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  • In this review we focus on the structure and

    2021-09-26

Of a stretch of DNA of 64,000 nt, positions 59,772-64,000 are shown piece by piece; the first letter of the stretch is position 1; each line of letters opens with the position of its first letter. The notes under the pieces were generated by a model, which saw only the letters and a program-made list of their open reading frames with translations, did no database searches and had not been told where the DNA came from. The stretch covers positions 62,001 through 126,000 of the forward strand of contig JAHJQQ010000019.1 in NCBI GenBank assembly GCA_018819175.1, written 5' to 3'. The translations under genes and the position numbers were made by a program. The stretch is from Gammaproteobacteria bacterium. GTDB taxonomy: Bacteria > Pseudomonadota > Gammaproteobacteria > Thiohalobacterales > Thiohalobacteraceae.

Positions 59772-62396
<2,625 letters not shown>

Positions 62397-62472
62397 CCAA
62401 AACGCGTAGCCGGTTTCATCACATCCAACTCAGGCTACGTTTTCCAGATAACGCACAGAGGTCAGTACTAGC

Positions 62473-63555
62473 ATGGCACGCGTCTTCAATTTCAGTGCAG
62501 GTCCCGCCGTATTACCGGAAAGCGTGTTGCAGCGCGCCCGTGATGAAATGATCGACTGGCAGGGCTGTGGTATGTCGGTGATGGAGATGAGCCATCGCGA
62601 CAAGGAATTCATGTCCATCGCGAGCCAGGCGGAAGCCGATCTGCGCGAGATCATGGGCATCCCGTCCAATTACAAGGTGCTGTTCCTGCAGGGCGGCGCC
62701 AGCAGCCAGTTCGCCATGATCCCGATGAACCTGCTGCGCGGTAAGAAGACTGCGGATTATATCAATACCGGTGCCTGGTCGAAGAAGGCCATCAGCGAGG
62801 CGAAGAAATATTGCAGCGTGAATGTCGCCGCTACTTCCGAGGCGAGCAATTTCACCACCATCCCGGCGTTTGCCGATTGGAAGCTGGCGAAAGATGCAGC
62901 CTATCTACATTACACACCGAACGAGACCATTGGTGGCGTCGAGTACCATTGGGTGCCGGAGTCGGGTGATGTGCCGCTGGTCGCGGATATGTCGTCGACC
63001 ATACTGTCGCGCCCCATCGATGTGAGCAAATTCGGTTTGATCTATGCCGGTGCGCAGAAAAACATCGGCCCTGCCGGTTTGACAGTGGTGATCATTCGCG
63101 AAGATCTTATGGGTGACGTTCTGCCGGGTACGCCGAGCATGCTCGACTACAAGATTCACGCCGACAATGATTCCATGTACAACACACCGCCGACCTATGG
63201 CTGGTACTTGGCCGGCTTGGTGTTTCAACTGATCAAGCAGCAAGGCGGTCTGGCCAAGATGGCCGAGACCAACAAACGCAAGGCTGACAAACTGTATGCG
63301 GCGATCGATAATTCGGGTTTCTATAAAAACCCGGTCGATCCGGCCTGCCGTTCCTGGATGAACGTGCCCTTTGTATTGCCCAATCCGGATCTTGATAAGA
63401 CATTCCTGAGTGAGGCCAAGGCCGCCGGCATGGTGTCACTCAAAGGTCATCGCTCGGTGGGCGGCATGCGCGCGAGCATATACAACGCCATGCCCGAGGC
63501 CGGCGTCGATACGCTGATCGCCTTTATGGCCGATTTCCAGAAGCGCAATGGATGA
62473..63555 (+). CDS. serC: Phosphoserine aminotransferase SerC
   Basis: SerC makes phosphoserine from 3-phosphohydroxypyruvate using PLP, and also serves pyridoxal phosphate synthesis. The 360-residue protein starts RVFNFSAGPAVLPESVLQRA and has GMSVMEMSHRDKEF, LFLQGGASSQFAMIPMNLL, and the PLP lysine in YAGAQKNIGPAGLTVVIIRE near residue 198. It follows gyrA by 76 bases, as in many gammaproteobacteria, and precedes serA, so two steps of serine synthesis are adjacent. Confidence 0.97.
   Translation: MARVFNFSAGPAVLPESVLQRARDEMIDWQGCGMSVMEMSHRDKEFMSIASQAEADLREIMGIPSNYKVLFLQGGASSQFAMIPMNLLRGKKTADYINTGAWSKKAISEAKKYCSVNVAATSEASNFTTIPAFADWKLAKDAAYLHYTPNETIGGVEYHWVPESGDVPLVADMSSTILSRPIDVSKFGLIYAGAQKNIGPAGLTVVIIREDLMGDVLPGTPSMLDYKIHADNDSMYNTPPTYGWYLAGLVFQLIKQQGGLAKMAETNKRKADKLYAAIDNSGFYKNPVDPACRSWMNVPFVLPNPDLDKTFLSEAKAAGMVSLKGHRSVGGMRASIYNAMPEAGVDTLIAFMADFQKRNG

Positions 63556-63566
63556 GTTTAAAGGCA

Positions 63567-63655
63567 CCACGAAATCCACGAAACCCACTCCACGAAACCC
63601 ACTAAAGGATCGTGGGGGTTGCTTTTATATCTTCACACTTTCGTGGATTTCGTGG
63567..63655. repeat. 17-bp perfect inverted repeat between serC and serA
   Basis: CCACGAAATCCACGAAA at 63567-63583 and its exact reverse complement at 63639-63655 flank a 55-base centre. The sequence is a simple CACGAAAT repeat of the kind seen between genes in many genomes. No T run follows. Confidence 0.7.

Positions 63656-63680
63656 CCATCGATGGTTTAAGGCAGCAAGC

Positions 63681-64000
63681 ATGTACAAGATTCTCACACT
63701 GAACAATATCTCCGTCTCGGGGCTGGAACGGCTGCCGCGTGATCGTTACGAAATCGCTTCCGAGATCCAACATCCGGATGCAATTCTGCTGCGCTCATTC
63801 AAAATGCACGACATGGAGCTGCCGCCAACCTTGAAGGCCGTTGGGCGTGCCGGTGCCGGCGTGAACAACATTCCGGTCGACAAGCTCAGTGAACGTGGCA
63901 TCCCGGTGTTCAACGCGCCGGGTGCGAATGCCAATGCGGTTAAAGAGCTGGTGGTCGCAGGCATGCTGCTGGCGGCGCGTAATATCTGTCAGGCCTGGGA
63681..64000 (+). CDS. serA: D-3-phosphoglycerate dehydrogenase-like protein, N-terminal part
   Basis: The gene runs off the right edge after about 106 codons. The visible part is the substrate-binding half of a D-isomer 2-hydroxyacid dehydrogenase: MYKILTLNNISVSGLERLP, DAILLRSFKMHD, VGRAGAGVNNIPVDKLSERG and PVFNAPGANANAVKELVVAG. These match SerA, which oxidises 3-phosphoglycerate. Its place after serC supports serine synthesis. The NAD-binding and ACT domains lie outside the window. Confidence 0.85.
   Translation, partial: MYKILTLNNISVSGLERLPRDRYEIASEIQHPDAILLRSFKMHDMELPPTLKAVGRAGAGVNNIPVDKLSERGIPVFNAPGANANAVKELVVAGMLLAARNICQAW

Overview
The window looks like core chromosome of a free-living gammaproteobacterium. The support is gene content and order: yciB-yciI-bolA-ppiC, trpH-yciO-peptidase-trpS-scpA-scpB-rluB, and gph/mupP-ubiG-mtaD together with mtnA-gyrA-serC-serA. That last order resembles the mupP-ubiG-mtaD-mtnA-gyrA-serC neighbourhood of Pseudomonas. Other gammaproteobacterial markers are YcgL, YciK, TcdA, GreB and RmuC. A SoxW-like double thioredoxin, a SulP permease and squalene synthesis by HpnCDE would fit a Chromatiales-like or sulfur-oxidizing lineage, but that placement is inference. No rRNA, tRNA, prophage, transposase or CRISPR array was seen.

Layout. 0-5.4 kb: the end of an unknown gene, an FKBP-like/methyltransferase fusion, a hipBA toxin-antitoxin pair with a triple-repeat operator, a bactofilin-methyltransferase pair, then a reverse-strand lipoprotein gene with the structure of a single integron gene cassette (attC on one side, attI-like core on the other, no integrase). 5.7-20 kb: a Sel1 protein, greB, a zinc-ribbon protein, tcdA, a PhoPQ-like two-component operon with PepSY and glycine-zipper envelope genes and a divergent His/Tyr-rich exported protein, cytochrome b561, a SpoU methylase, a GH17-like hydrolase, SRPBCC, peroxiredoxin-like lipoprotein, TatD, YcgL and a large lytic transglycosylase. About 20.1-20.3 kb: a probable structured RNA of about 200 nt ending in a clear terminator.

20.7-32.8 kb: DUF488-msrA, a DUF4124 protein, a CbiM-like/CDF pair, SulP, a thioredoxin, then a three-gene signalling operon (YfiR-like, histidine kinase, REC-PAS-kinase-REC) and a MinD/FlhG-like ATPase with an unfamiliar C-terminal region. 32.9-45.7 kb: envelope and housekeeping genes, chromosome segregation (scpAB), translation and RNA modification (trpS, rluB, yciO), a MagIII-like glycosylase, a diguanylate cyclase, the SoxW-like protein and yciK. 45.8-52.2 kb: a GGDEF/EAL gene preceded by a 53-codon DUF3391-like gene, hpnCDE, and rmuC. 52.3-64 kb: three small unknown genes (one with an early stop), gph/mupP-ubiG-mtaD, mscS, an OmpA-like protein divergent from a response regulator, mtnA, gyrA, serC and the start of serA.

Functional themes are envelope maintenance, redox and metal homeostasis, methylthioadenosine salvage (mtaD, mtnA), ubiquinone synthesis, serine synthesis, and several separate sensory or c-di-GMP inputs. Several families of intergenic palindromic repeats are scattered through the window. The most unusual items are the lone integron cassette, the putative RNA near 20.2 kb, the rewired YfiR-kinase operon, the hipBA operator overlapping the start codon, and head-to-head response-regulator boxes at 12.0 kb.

In this review, we focus on the structure and function of the KDM4A protein, its role in cancer development, and the importance of this enzyme as a therapeutic target. For further review of the KDM4 family, see Shi et al., Whetstine et al., and Berry et al. , , . KDM4A protein structure and enzymology The KDM4A gene is a member of the Jumonji domain 2 (JMJD2) family and encodes a protein that contains JmjC and JmjN domains that form a composite active site, two PHD-type zinc finger domains, and two hybrid Tudor domains that form a bilobal structure, with each lobe resembling a normal Tudor domain (Figure 1A) 24, 25. The function of the PHD fingers of KDM4A is not yet clear (22), in Kinase Inhibitor Library to the functions of the PHD fingers present in other proteins, such as those in the NURF complex, which are known to bind to the H3K4me3 histone mark (26). The hybrid Tudor domains are formed by the exchange of the β3 and β4 chains; therefore, the electrostatic potential of the second Tudor domain is more negative than that of the first domain 21, 27, 28. Because of the folding of the hybrid Tudor domains of KDM4A, the side chain of H3K4me3 is inserted into the aromatic cage pocket of one Tudor domain, whereas the side chains of the other Tudor domain form intermolecular contacts; these domains also bind H4K20me3 peptides but in the opposite direction 28, 29, 30, 31, 32. Additionally, in vitro assays have demonstrated that this enzyme can demethylate di- and trimethylated residues at lysines 9 and 36 of histone 3 (H3K9me3/2 and H3K36me3/2, respectively), but this enzyme cannot demethylate monomethylated residues; in vivo however, KDM4A demethylates only trimethylated residues (18). KDM4A also has a higher affinity for H3K9me3 than for H3K36me3 21, 27, 28. In particular, the H3K9me3 mark is associated with heterochromatic regions and transcriptional repression (8). Although H3K36me3 is associated with transcriptional repression in some models, it is primarily involved in transcription elongation by the RNA polymerase II, transcription initiation, alternative splicing, and DNA repair and recombination. For further review, see Pradeepa et al. (33). Interestingly, the unusual KDM4A specificity for two regions with different sequences can be explained because the interplay between the enzyme and the histone peptides is governed by weak interactions such as hydrogen bonds and van der Waals interactions and by interactions with substrate backbone peptides 18, 34. In addition, the N-terminal residues of H3K9me3 and H3K36me3 share a similar β-chain conformation, and the peptides Kinase Inhibitor Library bind in the same direction within the substrate-binding site 18, 34. Thus, the trimethyl lysine is deposited in the catalytic site, which has an Fe(II) ion that is essential for the catalytic activity of the enzyme 18, 34. The proposed reaction mechanism of KDM4A is very similar to that of other Fe(II)-containing and α-ketoglutarate–dependent hydroxylases (Figure 1B). This process involves five general steps (35). (1) First, the active unbound Fe(II) ion is in a +2 oxidation state and is coordinated by two histidine residues, one glutamate residue, and three molecules of water. (2) Second, the α-ketoglutarate and diatomic oxygen are coordinated to the iron center, displacing the water molecules. (3) Third, a single electron transfer occurs from the Fe(II) ion to the oxygen molecule, leading to the formation of a peroxide radical that attacks the α-ketoglutarate and yields a mixed anhydride that is attached to the Fe3+–hydroxyl radical. (4) Fourth, this highly reactive radical activates the carbon–hydrogen bond of the methyl group located on the methyl lysine by removing a proton and transferring the hydroxyl group to the carbon atom of the methyl group, leading to hydroxymethyl lysine formation. (5) Finally, the demethylation reaction proceeds with the spontaneous loss of formaldehyde from the hydroxymethyl lysine because the carbonyl is a good leaving group. Due to the hydroxyl group transfer, which leaves a gap in the coordination sphere of the Fe2+, the mixed anhydride dissociates, producing succinate and carbon dioxide as byproducts. The union of three water molecules with the Fe2+ regenerates the original catalytic site (35).